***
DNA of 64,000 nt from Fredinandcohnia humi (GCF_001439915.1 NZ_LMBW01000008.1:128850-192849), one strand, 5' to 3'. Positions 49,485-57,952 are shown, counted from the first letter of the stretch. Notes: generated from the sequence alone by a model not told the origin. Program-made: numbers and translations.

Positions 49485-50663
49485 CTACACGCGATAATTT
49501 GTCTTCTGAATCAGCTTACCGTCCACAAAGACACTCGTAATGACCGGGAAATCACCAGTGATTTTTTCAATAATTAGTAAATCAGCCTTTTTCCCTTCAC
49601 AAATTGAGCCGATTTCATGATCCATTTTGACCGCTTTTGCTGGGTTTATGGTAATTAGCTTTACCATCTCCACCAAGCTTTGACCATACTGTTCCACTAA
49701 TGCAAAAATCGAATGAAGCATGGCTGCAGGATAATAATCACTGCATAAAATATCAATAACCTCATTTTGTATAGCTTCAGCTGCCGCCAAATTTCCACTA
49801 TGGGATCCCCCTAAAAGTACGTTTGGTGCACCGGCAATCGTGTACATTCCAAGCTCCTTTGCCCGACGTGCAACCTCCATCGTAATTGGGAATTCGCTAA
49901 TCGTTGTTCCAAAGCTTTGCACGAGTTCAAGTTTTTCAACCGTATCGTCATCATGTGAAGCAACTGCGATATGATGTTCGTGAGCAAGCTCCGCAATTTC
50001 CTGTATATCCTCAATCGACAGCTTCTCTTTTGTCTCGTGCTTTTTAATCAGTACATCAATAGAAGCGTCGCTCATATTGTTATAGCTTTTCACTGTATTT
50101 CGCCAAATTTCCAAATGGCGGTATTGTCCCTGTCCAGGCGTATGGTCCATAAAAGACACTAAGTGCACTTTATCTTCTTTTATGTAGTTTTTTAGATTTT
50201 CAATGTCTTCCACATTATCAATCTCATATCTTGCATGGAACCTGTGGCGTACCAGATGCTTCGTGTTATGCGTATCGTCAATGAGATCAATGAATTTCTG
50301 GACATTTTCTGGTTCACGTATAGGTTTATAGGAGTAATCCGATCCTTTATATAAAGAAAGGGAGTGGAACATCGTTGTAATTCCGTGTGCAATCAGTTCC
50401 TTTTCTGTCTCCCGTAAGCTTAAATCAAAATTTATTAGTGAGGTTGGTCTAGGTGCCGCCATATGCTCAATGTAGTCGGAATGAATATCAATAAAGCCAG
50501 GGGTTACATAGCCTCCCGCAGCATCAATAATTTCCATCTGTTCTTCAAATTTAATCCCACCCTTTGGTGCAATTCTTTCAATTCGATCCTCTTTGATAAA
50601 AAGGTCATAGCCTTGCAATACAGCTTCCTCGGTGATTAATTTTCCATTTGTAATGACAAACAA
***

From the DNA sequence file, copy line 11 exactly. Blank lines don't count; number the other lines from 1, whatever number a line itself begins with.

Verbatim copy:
50201 CAATGTCTTCCACATTATCAATCTCATATCTTGCATGGAACCTGTGGCGTACCAGATGCTTCGTGTTATGCGTATCGTCAATGAGATCAATGAATTTCTG